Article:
So this is Brexit, will it be war?

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The European Union’s top official says he has received the letter from Britain, formally triggering two years of Brexit talks.

European Council President Donald Tusk tweeted that “after nine months the UK has delivered,” referring to the time since the outcome of Britain’s June 23 referendum to leave the EU.

Britain’s Parliament allowed Prime Minister Theresa May to file for divorce from the European Union. Now comes the hard part — the arguments, the lawyers, the squabbles over money.

WHAT IS THE EU AND WHY IS BRITAIN LEAVING?

The EU is a bloc of 28 nations sharing relatively open borders, a single market in goods and services and — for 19 nations — a single currency, the euro. Britain joined in 1973, but has long been a somewhat reluctant member, with a large contingent of eurosceptic politicians and journalists regularly railing against regulations imposed by EU headquarters in Brussels.

Former Prime Minister David Cameron offered voters a referendum on EU membership, and in June they voted by 52-48 percent to leave.

HOW DOES BRITAIN FILE FOR DIVORCE?

A bill passed by Parliament authorizes the British government to invoke Article 50 of the EU’s Lisbon Treaty, which says a member state may “notify the European Council of its intention” to leave the bloc.

Later this month, May is expected to send the notification in a letter to Council President Donald Tusk and then announce the news, probably to Parliament.

That sets a clock ticking: Article 50 says that two years from the moment of notification, “the Treaties shall cease to apply” and Britain will no longer be an EU member.

WHOSE MOVE IS IT NOW?

The timing of Article 50 was up to Britain. What happens next is up to the EU.

Tusk says that once EU officials get Britain’s notification, they will respond within 48 hours, offering draft negotiating guidelines for the 27 remaining member states to consider. Leaders of the 27 nations will then meet in April or May to finalize their negotiating platform.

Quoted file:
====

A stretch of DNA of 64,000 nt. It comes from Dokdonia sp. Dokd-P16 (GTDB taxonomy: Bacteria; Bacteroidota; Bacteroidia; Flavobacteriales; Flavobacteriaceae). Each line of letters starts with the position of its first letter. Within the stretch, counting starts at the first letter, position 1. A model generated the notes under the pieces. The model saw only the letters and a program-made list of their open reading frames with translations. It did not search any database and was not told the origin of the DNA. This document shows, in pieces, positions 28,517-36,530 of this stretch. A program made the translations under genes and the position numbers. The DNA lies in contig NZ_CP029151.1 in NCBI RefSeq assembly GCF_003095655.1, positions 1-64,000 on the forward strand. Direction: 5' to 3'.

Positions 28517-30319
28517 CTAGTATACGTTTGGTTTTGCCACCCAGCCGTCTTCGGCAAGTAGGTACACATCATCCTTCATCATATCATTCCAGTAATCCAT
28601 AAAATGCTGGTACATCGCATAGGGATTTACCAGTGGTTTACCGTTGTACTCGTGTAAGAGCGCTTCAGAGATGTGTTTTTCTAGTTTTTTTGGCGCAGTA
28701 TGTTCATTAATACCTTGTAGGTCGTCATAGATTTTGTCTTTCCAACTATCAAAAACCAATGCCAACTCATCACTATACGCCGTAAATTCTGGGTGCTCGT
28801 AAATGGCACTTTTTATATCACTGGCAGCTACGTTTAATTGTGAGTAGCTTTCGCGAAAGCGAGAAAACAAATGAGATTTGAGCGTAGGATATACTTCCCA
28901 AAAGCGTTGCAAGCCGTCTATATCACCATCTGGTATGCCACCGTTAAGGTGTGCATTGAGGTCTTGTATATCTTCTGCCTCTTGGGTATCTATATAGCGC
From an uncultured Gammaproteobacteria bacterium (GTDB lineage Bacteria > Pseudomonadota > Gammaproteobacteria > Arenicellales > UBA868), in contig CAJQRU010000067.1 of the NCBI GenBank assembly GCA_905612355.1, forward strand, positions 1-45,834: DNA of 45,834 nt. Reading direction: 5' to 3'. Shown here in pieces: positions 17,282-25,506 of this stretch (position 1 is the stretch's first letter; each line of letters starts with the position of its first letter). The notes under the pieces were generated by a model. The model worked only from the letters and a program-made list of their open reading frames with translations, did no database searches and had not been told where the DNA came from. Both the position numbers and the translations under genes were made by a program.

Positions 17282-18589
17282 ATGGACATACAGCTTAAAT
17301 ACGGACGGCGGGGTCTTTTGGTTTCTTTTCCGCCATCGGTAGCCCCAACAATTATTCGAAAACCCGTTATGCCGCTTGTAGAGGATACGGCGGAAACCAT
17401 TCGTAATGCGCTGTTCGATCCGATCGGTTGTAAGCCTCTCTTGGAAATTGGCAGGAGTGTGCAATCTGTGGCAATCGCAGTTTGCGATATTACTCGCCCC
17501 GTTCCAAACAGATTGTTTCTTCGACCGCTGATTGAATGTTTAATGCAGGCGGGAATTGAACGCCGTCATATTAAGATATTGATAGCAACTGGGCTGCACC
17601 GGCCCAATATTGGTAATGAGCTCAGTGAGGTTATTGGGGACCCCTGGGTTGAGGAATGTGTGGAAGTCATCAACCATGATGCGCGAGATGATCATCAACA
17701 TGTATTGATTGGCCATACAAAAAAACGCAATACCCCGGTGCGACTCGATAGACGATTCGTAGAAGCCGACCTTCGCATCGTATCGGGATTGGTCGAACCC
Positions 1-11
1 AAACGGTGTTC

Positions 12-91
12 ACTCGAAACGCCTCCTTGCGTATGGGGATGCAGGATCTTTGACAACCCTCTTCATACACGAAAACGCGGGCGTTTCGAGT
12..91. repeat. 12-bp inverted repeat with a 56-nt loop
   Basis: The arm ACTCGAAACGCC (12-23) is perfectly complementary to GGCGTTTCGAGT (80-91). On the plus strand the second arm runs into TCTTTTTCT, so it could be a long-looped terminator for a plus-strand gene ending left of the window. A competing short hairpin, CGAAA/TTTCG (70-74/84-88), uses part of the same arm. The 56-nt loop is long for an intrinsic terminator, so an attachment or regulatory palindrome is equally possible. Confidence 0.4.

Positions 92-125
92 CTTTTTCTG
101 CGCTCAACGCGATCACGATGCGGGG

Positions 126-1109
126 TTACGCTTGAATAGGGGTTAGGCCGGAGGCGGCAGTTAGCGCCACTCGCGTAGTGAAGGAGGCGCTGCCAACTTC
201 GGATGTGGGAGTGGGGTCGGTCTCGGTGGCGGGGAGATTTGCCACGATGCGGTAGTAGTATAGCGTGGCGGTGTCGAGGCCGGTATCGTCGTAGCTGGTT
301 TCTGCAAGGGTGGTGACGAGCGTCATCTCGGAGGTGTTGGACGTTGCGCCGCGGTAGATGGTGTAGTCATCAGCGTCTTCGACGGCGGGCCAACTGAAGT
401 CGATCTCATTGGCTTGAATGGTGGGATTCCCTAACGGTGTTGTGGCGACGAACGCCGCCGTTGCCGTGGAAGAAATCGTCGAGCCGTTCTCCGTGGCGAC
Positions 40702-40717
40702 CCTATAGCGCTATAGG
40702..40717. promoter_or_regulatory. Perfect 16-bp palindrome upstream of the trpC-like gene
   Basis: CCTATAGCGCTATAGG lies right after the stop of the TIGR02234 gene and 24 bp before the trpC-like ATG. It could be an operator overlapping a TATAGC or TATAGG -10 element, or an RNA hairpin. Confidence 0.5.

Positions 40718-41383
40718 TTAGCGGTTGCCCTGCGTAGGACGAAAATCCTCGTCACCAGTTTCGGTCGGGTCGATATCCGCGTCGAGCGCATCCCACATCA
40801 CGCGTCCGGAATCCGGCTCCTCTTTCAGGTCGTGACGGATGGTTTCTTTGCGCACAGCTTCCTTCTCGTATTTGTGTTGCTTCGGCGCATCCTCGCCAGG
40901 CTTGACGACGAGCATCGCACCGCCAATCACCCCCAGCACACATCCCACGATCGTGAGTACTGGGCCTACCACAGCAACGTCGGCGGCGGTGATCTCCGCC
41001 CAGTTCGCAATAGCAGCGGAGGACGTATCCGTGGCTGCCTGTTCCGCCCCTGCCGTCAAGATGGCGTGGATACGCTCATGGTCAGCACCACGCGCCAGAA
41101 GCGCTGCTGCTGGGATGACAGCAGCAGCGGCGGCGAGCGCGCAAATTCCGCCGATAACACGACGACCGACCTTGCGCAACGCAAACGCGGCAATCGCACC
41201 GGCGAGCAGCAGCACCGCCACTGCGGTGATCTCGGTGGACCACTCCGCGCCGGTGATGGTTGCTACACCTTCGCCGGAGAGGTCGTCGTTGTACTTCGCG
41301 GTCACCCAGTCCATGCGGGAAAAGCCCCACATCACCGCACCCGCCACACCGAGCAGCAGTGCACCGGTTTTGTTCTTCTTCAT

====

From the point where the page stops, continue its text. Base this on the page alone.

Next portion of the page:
“Then we meet and we start,” UK Brexit Secretary David Davis said Sunday. “And I guess the first meeting, bluntly, will be about how we do this? How many meetings, you know, who’s going to meet, who’s going to come.”

Substantial talks may have to wait until after France’s two-round April-May election for a new president. Another hiccup could be Germany’s September election, which will determine whether Chancellor Angela Merkel gets another term.

WHO CONDUCTS THE NEGOTIATIONS?

On the British side, Davis will take the lead, reporting to May. Britain’s ambassador to the EU, Tim Barrow, will also play a major role, and the Foreign Office will talk to individual member states to try to get them on its side.

On the EU side, it’s complicated. As Britain’s Institute for Government recently pointed out, “the UK is negotiating with 27 member states, not a unified bloc.”

French diplomat Michel Barnier is the chief negotiator for the European Commission, the bloc’s executive arm. He’ll receive direction from the Council, which represents the leaders of the member states.

The European Parliament also wants a say, and will have to approve the final deal between Britain and the bloc.

WHAT IS THE MOST PRESSING ISSUE?

Britain’s vote to leave the EU has meant uncertainty for 3 million EU citizens living in the UK, and 1 million Britons who reside in the 27 other nations of the bloc. Both sides agree that giving such citizens a guarantee that they will be able to stay where they are is a top priority.

WHAT WILL BE THE MAIN CONFLICTS?

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